Thompsons acted for Tom Owenson. Mr Owenson was employed with a firm of printers, initially as a maintenance engineer and subsequently as a printer. As a maintenance engineer he was employed in the solvent recovery plant where toluene was “recovered” from the air taken away from the printing presses by large extraction units. This air was heavily contaminated with toluene.
Mr Owenson’s work included carrying out running repairs, dealing with breakdowns and repairing a solvent filter bank.
He confirmed that, when he worked on the solvent recovery plant, there was always a strong smell of toluene. When working on certain processes, he would frequently experience dizziness, feel giddy and his eyes would smart from the smell of the solvent.
These symptoms are indicative of excessive toluene exposure.
In 2000, Mr Owenson started to feel unwell. He saw his GP and was referred to a consultant nephrologist who examined him, recorded details of his exposure to toluene and concluded that, while he was suffering from kidney disease, it was not a type related to toluene exposure. The consultant said it was safe for Mr Owenson to continue working as a printer with continued exposure to toluene vapour.
Mr Owenson continued to work and continued to experience fatigue and muscle cramps. He was referred to Thompsons by his trade union in 2001.
Expert evidence was commissioned from a consultant nephrologist with expertise in kidney damage caused by toluene exposure. In his opinion, the toluene had had a major effect on Mr Owenson’s kidney function and advised Mr Owenson to minimise his exposure to toluene.
Mr Owenson stopped work and was eventually granted ill health retirement.
A compensation claim made to his former employer was met with a blanket denial of liability. They denied that they had exposed Mr Owenson to excessive levels of toluene and that the toluene had caused or made worse his kidney disease.
After reports were obtained from occupational chemists and hygienists, the defendants conceded that, from time to time, they had exposed Mr Owenson to hazardous levels of toluene.
Notwithstanding this concession they continued to deny that the exposure had caused or contributed to the development or worsening of the kidney disease. This was never conceded and was subject to an intense battle and the need to rely on numerous experts on both sides.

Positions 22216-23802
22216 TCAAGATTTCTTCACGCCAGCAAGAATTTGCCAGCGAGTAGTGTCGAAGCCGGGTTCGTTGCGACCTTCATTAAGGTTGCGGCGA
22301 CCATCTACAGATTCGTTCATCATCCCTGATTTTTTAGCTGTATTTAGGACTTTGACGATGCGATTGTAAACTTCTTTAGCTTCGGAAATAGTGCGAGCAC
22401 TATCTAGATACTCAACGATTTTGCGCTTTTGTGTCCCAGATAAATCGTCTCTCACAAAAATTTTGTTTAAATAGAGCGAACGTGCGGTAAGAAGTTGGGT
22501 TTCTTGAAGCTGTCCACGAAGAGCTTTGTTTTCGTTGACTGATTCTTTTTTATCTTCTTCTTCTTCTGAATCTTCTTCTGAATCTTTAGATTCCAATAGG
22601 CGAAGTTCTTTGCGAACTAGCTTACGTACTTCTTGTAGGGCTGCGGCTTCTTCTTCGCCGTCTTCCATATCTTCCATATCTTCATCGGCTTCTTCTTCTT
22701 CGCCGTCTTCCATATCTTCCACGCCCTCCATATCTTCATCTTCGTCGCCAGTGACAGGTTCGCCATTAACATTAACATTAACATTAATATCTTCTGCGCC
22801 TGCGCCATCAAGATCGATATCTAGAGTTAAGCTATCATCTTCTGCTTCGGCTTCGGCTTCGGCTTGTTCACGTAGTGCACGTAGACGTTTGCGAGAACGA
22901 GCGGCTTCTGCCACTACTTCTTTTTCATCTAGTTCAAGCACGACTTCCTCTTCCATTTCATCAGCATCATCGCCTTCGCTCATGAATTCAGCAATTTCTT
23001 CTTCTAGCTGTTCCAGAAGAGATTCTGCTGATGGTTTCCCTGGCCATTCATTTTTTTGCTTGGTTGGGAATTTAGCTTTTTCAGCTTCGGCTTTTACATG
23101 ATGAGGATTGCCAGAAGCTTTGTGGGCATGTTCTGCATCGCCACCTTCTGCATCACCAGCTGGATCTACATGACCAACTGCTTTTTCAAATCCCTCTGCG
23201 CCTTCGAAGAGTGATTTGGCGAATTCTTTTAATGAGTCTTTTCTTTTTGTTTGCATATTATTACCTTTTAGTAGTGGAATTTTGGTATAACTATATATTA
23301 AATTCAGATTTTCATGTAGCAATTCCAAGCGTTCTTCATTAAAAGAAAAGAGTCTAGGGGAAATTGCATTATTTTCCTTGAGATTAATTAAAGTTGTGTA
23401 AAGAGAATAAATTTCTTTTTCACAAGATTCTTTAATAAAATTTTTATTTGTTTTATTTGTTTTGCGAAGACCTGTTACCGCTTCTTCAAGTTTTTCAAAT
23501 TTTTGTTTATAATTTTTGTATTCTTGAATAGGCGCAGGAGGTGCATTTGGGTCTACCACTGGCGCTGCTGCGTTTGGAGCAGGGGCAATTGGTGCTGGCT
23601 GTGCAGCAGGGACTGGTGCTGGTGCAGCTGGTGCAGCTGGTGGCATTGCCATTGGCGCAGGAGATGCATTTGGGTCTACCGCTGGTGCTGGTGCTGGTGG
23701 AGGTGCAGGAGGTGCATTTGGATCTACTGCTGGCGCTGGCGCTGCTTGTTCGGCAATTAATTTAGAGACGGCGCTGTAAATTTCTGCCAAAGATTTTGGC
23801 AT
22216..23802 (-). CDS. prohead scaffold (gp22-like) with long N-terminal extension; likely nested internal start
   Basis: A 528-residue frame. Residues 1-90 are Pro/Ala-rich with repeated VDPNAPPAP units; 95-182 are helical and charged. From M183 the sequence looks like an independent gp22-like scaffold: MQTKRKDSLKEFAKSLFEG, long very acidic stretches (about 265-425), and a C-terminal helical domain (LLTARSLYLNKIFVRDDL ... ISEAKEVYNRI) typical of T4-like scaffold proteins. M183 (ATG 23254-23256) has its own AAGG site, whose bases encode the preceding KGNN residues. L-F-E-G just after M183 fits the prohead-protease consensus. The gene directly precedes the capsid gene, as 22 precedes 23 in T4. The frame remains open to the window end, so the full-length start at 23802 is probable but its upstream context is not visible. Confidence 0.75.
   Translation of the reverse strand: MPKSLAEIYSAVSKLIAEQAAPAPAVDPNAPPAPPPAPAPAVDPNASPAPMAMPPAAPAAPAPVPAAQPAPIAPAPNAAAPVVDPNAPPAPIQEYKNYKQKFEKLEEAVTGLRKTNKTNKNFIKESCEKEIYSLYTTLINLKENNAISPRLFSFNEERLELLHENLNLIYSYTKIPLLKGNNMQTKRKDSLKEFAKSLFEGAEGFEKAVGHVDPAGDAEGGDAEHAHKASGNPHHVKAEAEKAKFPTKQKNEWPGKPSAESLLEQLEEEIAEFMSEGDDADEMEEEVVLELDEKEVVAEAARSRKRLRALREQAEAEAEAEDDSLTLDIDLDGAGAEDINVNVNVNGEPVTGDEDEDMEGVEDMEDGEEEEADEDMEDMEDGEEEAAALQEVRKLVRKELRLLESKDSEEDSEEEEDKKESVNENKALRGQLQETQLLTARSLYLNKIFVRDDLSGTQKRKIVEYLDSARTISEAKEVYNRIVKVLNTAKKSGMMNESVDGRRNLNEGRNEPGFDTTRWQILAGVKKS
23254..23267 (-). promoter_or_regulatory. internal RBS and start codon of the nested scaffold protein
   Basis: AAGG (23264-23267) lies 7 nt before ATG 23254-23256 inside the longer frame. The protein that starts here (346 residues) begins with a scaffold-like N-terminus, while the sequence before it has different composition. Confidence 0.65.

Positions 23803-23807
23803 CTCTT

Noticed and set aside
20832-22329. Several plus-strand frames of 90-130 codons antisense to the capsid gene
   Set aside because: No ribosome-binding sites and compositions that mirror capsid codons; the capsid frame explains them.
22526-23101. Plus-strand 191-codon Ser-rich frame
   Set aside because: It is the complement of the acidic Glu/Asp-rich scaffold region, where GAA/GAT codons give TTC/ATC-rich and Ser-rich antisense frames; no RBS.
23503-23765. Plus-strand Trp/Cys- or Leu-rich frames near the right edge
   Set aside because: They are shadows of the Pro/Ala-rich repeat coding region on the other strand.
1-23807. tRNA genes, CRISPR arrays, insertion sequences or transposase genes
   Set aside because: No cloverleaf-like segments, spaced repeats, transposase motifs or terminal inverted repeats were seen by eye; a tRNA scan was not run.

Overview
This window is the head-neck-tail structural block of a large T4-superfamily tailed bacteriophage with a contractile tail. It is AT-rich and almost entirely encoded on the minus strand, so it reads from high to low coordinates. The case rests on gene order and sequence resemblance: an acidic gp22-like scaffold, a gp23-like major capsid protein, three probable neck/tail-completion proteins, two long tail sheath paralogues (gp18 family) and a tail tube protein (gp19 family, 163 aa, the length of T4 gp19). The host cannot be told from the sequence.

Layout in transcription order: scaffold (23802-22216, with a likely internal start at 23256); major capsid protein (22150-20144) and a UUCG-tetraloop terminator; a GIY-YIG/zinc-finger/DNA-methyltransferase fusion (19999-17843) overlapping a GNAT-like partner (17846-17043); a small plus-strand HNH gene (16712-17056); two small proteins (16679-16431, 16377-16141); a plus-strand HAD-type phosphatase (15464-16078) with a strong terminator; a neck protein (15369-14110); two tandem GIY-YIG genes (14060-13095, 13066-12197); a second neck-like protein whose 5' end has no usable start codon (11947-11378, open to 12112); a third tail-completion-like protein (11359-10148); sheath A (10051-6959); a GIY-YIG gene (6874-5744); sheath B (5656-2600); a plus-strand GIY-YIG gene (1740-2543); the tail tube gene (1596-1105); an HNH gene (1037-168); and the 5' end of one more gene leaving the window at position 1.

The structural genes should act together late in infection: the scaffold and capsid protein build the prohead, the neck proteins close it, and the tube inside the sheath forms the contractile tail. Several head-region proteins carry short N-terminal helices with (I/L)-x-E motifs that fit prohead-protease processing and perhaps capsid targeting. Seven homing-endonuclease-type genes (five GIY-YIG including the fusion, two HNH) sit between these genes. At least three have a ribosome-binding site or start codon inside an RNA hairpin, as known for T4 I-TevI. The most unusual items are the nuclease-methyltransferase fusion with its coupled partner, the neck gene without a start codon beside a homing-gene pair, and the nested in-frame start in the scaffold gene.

Reports were obtained on Mr Owenson’s behalf, from experts both from the UK and abroad, who provided evidence that exposure to toluene could cause or make any pre-existing kidney damage much worse.
Significant reliance was placed on the results of studies carried out to consider the evidence of links between the development of kidney disease and toluene exposure.
The defendants obtained evidence from experts with a different opinion who relied on the results of different studies. Eventually, after a lengthy legal process, Mr Owenson’s case settled for a considerable sum in November 2008.
Knowledge about the dangers of different chemicals is constantly changing and developing. Claims involving “Gulf War Syndrome” are based on claimants alleging that they have developed a variety of symptoms from the cocktail of drugs that they were given prior to being dispatched to the Gulf.
Proving that the claimants’ symptoms are related to and have been caused or contributed to by a particular drug or a cocktail of drugs is difficult.
Many workers who have previously been exposed to hazardous substances may not link their disease with exposure to substances at work. Medical practitioners may not ask questions about occupational exposures to chemicals when confronted with bladder cancer, kidney disease or other illnesses. It is, however, extremely important that, when such a disease develops, thought is given to historical working practices and exposure to chemicals and other substances in the work place.
Exposure to vapours and fumes from chemicals at work can cause long-term adverse health problems. These dangers really are “hidden” and the consequence of exposure are sometimes not seen for many years.